Recipe: elderberry cordial

15/09/2013 at 10:01 pm | Posted in Uncategorized | 50 Comments
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If you’re looking for a reason to love autumn, I give you… elderberry cordial. Imagine a sublime concentration of juicy, fruity, fresh and vibrant flavours. Picture the deepest, richest ruby red colour. And did I mention that it’s backed with health benefits? It’s full of antioxidants and bioflavanoids. Rich in vitamins A, B6 and C, it also has good amounts of iron and potassium, making it a healthy drink all winter long. Okay, it contains sugar. But you do dilute it. Elderberry cordial is just beautiful.

My friend Jacqui asked me for the recipe, and I realised I don’t have one, not really. It’s flung together according to what fruits are available. I have been known to throw blackberries and plums into the mix, and any number of citrus fruits.

But this year, for the first time, I have written it down, just for Jacqui… and also for you, if you are passing a harvest-ready hedgerow any time soon.

Please note: measurements do not have to be exact.

Collect bunches of ripe elderberries (Sambucus nigra), as many as you can find. Pick them, put them in a basket, and carry them home.

At home, remove the berries from their stalks, discarding any that are past their best. The easiest way is to run a fork down the stalks. Put all the berries in a big bowl of water and swill around to remove any dust and bugs. Please note that the leaves and stems of this plant are considered toxic in the long-term, so don’t add them to your brew! A few tiny floret stems are fine, however.

Place the berries in a large pan and add just enough water to cover comfortably. Bring slowly to the boil, then simmer gently for 15 minutes. Stir from time to time.

Strain into a large bowl through a colander with a muslin cloth draped over it. Press the cloth with the back of a large spoon to get as much of the juice out as possible. Be careful about spills: this liquid stains!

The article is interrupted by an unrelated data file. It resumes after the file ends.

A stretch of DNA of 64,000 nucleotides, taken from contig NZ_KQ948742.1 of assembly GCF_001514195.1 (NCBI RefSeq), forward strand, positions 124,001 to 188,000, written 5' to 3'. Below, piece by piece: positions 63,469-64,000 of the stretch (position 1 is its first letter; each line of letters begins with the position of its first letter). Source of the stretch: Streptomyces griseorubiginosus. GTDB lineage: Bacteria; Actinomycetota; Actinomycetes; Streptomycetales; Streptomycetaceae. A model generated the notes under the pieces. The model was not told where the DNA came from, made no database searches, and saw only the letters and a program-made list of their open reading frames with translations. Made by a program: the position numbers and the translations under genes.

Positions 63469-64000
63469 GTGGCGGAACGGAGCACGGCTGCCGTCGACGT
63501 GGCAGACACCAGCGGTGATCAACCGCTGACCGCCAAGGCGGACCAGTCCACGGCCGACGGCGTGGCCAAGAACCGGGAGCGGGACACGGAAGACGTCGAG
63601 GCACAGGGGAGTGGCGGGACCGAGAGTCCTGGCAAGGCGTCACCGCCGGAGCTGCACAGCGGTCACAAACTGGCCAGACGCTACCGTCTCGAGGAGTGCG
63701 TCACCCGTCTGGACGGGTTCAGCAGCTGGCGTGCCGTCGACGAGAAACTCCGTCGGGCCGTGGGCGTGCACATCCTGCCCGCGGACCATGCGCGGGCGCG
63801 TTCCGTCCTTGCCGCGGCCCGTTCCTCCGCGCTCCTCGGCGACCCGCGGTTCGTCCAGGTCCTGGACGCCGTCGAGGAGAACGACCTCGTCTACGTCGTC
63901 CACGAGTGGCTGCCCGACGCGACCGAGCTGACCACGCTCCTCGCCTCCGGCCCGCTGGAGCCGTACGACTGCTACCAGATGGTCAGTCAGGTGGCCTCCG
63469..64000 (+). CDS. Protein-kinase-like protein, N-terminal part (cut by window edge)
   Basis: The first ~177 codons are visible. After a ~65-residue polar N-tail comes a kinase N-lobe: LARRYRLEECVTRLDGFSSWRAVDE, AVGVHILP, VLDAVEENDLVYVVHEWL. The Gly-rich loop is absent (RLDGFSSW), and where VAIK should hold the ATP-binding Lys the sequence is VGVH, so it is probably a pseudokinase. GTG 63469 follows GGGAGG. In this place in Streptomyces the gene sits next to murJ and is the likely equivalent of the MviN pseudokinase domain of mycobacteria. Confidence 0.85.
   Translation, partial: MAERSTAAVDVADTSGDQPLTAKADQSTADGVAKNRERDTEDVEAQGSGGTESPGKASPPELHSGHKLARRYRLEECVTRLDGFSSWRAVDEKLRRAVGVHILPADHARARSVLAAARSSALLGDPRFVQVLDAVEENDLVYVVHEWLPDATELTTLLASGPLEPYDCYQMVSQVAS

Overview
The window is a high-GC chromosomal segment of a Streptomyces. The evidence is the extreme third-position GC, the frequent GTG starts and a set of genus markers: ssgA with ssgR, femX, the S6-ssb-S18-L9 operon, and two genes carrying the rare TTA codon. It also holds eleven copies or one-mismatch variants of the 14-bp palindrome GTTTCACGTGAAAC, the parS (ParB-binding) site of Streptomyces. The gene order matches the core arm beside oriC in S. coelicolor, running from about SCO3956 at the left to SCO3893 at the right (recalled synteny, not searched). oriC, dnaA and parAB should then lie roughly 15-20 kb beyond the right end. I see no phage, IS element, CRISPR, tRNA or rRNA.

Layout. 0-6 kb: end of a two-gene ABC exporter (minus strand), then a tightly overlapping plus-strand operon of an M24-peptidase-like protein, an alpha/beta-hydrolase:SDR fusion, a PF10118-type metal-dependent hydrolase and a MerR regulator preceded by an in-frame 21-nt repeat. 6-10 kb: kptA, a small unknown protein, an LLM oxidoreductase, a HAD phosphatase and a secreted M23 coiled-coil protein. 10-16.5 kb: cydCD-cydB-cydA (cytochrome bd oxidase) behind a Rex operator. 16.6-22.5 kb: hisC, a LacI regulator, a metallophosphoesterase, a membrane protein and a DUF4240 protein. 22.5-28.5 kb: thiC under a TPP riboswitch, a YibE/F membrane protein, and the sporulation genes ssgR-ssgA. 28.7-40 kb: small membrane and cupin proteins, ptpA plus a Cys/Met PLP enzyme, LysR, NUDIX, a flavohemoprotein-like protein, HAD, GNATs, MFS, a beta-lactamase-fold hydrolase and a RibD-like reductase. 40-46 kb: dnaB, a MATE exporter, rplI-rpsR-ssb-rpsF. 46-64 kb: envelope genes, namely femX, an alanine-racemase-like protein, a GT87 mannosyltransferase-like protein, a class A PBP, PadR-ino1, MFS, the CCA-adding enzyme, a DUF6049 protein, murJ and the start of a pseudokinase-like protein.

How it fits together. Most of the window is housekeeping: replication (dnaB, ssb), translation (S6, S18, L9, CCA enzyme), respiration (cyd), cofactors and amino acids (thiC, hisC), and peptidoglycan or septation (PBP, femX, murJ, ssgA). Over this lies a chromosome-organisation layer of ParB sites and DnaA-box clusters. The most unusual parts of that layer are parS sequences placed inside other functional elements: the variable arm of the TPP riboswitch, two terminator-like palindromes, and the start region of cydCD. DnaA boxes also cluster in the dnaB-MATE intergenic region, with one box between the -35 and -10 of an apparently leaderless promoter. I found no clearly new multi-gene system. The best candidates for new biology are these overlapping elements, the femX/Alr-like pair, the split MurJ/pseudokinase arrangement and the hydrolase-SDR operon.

Measure the amount of liquid you have and put it back in the rinsed out pan. Add half a kilo (1 lb) granulated sugar for each generous  litre  (1.5 pints) of liquid.

Heat gently until all the sugar is dissolved. While you are doing this, you might like to add the juice of  a couple of mandarins (or an orange or lemon) per litre  (1.5 pints) of liquid.

Pour the liquid into sterilized bottles (putting them through the dishwasher beforehand is fine).

Put caps on the bottles, making sure they are well sealed.

Label and put in the fridge. (You can also freeze your cordial, but make sure you use plastic bottles and leave enough room in each bottle for the juice to expand when it freezes).

Elderberry cordial

Your elderberry cordial will keep all through the winter, until early spring, in the fridge (actually, mine can keep for up to a year, in a cool cupboard).

Dilute with water to drink – a ratio of 1 juice to around 5 or 6 water depending on your taste. You can also drink it with sparkling water, or white wine, or even champagne. And it’s wonderful diluted with hot water to chase away winter chills.

There is something magical about gathering Mother Nature’s wild fruits, preserving them, and drinking them. You will find nothing so vibrant, in any shop. You’re connecting with nature, and your true nature.  The medicine is in the making. And the finished product has a healing quality all of its own.


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  2. Thank you, your recipe is just what I was searching for. Many thanks

    • You’re welcome, Sue. It’s such an energising, health-giving drink. I hope you enjoy it. Not long now till the elderberries are ready!

      • No Suzanne, I am keeping careful watch on them being fully ripe before picking 🙂 In the mean time the blackberries are keeping me busy, with freezing them and juicing 🙂